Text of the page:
Since the 1962 publication of The Structural Transformation of the Public Sphere by Jürgen Habermas, the history business has had quite the cottage industry in what might best be called “Public Sphere Studies.” Historians of many stripes–political historians, cultural historians, social historians, and even the occasional economic or military historian–have written reams about the creation, manipulation, or destruction of the public sphere in this or that society. Because his influence has been so great, Habermas certainly deserves a place in the pantheon of those scholars (Clifford Geertz comes to mind as well) who have had a profound influence on historians since the middle of the twentieth century.
I can’t make any sort of claim to expertise in the intricacies of Habermas’ thought, but I know enough to say that the main concern of his earlier work was with the ways that the participation of individuals in political life shaped the development of democratic society and that his later work is more concerned with the ways that states, corporations, and media have taken control of the public sphere to the detriment of democratic development. And when the big boys invade the public sphere, the little guys–average citizens like you and me–tend to sit back and become passive consumers of whatever the big boys produce.
With this gross generalization of Habermas’ thought in our minds, let us turn now to the events in Estonia this month. Maybe your eyes or ears glazed over when you heard the word “Estonia” in the news, or possibly you confused it with Elbonia. But something very serious happened in this little Baltic state during the month of May–something that radically challenges our ideas of what, exactly, the public sphere is and will be in the digital age.
According to a story in today’s New York Times Estonia’s digital infrastructure was subjected to a sustained and almost catastrophic cyber-attack that may or may not have included the participation of officials in the Russian government. Why launch an attack on Estonia’s network you might ask? The precipitating event was the decision by the Estonian government to relocate a statue to Soviet war dead in Estonia–a site of memory that elicits powerful emotions from Estonians of Russian descent who see it as a marker of their heroic efforts to liberate the country from the Nazis and from Estonians of Estonian descent who see it as a marker of Soviet hegemony over their country.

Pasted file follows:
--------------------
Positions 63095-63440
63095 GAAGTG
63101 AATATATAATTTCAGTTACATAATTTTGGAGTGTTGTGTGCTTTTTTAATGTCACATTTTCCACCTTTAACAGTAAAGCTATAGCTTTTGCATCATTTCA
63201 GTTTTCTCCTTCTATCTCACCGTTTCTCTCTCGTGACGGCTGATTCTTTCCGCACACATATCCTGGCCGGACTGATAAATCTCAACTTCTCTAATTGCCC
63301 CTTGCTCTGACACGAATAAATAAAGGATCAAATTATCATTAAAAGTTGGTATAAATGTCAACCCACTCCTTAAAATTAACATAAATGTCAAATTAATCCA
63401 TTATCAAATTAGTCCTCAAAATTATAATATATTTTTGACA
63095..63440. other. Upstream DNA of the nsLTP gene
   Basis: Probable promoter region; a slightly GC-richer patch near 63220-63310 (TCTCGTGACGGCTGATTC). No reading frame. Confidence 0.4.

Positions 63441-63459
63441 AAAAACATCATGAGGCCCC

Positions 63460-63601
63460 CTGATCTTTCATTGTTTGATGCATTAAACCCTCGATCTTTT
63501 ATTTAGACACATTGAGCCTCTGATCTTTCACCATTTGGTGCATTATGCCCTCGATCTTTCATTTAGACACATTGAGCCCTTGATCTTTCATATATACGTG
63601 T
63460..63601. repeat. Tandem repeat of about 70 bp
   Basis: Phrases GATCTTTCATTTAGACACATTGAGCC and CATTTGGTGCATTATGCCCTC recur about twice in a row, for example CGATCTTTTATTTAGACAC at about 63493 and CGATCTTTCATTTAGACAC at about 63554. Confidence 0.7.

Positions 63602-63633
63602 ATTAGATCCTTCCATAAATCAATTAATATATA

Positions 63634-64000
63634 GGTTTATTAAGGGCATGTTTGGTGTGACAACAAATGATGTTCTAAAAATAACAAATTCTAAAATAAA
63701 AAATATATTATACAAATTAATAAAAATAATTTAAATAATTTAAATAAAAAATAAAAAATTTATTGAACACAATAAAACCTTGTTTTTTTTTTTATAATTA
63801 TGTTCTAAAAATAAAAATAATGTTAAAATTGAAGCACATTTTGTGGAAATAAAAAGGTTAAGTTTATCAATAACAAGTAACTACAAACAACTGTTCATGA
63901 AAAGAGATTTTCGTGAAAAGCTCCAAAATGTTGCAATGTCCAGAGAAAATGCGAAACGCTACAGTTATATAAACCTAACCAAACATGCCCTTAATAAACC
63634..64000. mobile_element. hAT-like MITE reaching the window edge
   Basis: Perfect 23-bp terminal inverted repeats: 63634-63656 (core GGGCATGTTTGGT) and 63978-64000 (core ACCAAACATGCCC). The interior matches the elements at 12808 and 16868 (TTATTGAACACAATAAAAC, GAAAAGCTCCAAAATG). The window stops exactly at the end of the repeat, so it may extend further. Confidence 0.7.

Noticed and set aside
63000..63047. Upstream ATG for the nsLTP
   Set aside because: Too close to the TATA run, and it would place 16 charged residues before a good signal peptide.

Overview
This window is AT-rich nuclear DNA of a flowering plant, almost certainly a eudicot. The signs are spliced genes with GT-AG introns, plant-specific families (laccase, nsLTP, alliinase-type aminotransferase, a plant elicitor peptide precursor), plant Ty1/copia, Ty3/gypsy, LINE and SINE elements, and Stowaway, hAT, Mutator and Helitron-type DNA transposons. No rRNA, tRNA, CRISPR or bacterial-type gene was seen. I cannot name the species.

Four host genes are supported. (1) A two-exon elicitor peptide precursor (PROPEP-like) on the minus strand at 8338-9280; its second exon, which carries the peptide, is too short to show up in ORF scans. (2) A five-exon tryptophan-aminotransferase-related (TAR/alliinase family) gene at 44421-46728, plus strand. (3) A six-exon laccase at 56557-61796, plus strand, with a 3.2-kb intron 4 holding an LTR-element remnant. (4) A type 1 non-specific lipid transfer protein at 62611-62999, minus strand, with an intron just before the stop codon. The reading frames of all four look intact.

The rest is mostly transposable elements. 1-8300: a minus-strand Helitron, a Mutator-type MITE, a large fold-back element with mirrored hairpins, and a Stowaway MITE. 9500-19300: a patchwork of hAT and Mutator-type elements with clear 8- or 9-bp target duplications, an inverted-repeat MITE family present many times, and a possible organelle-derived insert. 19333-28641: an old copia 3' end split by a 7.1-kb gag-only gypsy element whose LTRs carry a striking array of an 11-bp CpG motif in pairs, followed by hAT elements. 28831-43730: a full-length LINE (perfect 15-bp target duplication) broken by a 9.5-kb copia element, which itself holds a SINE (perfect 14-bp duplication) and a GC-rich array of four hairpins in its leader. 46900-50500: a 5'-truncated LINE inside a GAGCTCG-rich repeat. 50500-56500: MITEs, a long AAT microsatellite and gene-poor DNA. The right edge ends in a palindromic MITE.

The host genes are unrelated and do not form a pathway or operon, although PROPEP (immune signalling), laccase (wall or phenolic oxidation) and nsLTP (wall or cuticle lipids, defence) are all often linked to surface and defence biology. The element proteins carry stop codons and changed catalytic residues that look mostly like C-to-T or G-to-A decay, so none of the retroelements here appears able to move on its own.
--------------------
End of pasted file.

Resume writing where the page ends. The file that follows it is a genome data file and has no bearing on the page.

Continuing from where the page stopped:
The Estonian government knew they were in for many problems, including cyber-attacks, when they moved the statue, but no one, it seems was prepared for the scale of the assault on Estonia’s network. Over several weeks, millions of computers worldwide were harnessed (some hijacked) into “botnets” that flooded the Estonian network with gazillions of bits of data, largely isolating Estonia from the Internet and almost shutting down the network completely.
So why should historians sit up and take notice? Doesn’t this example just prove what Habermas was saying about the power of governments to manipulate the public sphere–even the new public sphere we call the ‘net?
Only if you accept that this attack on the Estonian network was the product of the Russian government. Just as likely, the Times story says, the attack was the product of ‘hacktivists,’ technical experts who act independently from governments.
For decades hacker culture has been a standard trope of movies and novels–portrayed as a shadowy world populated largely by teenagers with advanced programming skills who work for good or evil after they finish their homework. But now “hacktivism” just might be changing the parameters of the public sphere. With so many average citizens around the world now having either advanced computer skills or enough knowledge of how networks function that they know how to hire someone with those skills, could it be that we are on the cusp of a redefinition of the public sphere? One where the Bryce Lynchs of the world have grown up and become actors in an unfolding worldwide political drama that knows no national boundaries?
How will we define the public sphere then?